Partridge River

CanadaOntarioJames Bay south
Submitter & Author Information
Route submitted by: 
Sky Bicevskis
Trip Date : 
Additional Route Information
Distance: 
125 km
Duration: 
7 days
Loop Trip: 
No
Portage Information
No. of portages: 
6
Total Portage Distance: 
0 m
Longest Portage: 
0 m
Difficulty Ratings
River Travel: 
Advanced
Lake Travel: 
Advanced
Portaging: 
Moderate
Remoteness: 
Advanced
Background Trip Info
Water Levels: 
Unknown
Route Description
Technical Guide: 

- Float plane to Kesagami Lake
- Portage to Partridge Lake
- Partidge Lake to Partridge River
- Partridge River to James Bay
- James Bay to Moose River to Moosonee

Trip Journal/Log/Report/Diary: 

Kesagami Lake - Partridge River - Moosonee

This summary of the Partridge River canoe route is based on a trip made in early July 1992. The nature of the river can vary a great deal based on water levels, so a trip made - in spring runoff or late summer may encounter conditions quite different from those described below.

Generally speaking, this little known river is a pleasure to canoe. It offers a great deal of variety ranging from lake travel, runnable white water, quiet meandering stretches, and then tops it all off with a short stint on James Bay. There are very few portages for a trip of this length. We logged 6 or 7, the first being between Kesagami lake and Partridge lake, The others around waterfalls, ledges and chutes. Quite a few liftovers and some dragging were required in the upper stretches where the river is narrow and also extensively in the Blackbear Island area.

This river is very remote. If you encounter difficulties, assistance is far away. Most days we saw/heard at least one bush plane, so in the case of an extreme emergency, a plane could probably be alerted, but that's not something to count on. Although we found the rapids runnable, many are quite technical in nature. Kesagami Lake at the beginning of the trip is a very large lake and subject to sometimes rapid weather changes. James Bay at the other end of the trip requires you to deal with tides, as well as wide tidal flats, as well as the potential for high winds and waves. Weather is fickle, it can be nice, but be prepared cold, wet and lots of bugs.

# Days
The entire trip took us 11 days. Of those 11 days we spent 2 extra days on Kesagami Lake doing some fishing, and took 2 rest days when it was pouring rain. We paddled for 7 days - some of which were long paddles (8-10 hrs per day). We recommend a minimum of 7 days for this trip.

Access:
1. Float plane from Cochrane to Kesagami Lake (method used by us).
2. Float plane from Cochrane to Partridge Lake
(avoid the quarter/half mile portage between Kesagami and Partridge Lakes)
3. From Cochrane by car to Upper Kesagami Lake. Upper Kesagami
is directly accessible from hwy 652 about an hours drive north of Cochrane.
From there, a series of lakes and narrow rivers will take you to Kesagami Lake.
(add approximately 4 to 5 days to your trip) NOTE: we used this access point when we paddled the Kesagami River a few years later – for information on this portion of the trip please refer to my trip report on the Kesagami River (also on this web site).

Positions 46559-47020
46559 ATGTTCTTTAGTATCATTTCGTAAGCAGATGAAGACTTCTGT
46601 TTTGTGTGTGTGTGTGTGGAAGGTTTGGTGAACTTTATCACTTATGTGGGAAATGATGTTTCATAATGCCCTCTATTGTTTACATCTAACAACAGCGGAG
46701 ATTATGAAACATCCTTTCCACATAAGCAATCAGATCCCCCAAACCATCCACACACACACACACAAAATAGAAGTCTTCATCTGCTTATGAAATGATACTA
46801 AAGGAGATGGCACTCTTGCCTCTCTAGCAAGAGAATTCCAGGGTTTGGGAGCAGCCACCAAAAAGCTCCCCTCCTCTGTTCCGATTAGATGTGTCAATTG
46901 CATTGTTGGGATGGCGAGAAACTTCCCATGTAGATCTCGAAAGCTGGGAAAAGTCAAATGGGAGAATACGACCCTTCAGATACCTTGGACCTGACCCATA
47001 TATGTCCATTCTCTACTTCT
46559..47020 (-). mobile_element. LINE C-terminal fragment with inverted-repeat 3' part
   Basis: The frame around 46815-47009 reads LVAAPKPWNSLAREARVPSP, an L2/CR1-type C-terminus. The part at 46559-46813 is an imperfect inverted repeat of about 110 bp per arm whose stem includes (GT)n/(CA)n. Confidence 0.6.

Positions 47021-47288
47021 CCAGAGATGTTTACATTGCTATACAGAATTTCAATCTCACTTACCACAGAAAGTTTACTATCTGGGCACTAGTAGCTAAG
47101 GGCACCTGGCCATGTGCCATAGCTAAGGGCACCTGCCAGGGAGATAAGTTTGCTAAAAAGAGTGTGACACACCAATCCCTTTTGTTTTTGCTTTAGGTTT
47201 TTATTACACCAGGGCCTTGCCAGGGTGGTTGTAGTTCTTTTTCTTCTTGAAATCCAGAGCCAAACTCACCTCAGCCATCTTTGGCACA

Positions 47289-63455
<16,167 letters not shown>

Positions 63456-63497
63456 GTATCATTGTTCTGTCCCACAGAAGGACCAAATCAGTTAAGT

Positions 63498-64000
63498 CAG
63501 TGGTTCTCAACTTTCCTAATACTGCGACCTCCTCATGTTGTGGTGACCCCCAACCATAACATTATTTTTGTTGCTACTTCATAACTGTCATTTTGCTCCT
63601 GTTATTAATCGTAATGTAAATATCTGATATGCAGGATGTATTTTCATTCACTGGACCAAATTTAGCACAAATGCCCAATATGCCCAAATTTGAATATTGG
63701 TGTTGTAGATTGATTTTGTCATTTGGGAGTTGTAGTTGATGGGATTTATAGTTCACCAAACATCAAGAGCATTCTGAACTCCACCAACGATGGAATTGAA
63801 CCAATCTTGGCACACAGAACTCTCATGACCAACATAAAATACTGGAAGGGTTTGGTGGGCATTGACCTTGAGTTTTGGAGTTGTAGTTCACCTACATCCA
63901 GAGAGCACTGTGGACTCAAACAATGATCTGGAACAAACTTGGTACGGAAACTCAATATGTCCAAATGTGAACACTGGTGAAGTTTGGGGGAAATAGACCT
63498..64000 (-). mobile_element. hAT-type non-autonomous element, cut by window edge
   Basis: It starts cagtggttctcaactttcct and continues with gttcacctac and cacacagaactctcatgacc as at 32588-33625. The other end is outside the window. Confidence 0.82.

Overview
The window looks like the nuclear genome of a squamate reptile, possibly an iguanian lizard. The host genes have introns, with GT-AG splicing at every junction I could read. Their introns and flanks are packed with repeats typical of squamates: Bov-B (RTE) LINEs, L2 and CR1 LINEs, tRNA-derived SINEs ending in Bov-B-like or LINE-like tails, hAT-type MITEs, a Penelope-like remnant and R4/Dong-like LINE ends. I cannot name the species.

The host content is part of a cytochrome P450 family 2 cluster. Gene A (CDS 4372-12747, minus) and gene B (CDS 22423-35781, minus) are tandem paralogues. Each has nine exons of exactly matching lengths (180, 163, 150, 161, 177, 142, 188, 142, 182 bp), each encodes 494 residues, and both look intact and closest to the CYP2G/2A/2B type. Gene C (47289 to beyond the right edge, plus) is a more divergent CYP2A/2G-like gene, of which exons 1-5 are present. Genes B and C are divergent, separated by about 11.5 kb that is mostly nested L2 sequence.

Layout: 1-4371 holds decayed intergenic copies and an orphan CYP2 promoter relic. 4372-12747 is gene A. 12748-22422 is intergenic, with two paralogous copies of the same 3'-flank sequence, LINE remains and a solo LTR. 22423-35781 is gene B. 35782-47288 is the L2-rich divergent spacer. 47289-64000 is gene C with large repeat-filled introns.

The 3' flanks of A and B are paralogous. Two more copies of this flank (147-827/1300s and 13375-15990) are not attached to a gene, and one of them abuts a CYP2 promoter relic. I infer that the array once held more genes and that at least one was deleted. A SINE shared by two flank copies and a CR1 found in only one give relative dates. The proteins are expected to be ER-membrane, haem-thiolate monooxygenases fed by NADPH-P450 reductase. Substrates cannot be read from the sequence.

Route Summary:

This summary discusses the river in basically six sections: Kesagami Lake; Partridge Lake and upper river; rapids; Blackbear Island; lower river; and finally combines marsh, James Bay and Moose River into one section. Each of these sections is quite unique in nature.

In each section we discuss the availability of campsites. This usually refers to what we considered 'good' campsites. In this category are spots that are level, cleared, preferably on/near rock or in some way providing some distance from the forest (bugs). We make references to some areas having few campsites - all this means is that we didn't see any place that we would have liked to camp. It was always possible to clear a spot on a riverbank or in the forest if necessary.

Water level is very important everywhere. In high water, some of the falls may be runnable, some of the chutes may not be. In lower water levels the opposite may be true. For this reason, we will avoid making recommendations on what can or cannot be run. It is all up to the paddler, his ability, and the water levels he encounters. We will point out the obstacles to expect in each section - but anyone travelling this route should abide by the rule: When in doubt... Scout: There are a few instances where chutes or small waterfalls are within or immediately after sets of rapids. Look out for these.

Kesagami Lake: (1 day)

Kesagami Lake is approximately 10 km by 22 km large (we were surprised by the actual size) and generally quite shallow. There is a commercial hunting/fishing lodge located on the south east side of the lake.

We spent our first night at the lodge. The people were friendly, the food was good, and it was a wonderful opportunity to get to know a bit more about the area and listen to the 'fish' stories of other guests. One fisherman had caught a 22 lb pike the previous day.

Kesagami Lake is classified as a wilderness provincial park so you can camp anywhere on the lake. Our experience however, was that there were few good campsites on the lake. The sandy beach at the narrows where Newman Bay comes into Lake Kesagami, as well as some of the beaches on the west side of Big Island looked as if they could be potential campsites. We camped on the far western tip of the peninsula above Opimiskau Bay. This spot has an established fire pit and was actually marked as a park campsite. There was a lovely sand spit on the very point of the peninsula that provided a relatively 'bug free' place to sit as well as a panoramic view of the lake. Seagulls, loons and ducks also like the sandy spit. Some seagull type birds were nesting there.

The weather changes quickly on this lake. We camped/fished there for three days. It rained a little every day, and the rain clouds often seemed to come with high winds. Exercise caution if attempting to cross a wide span of this lake.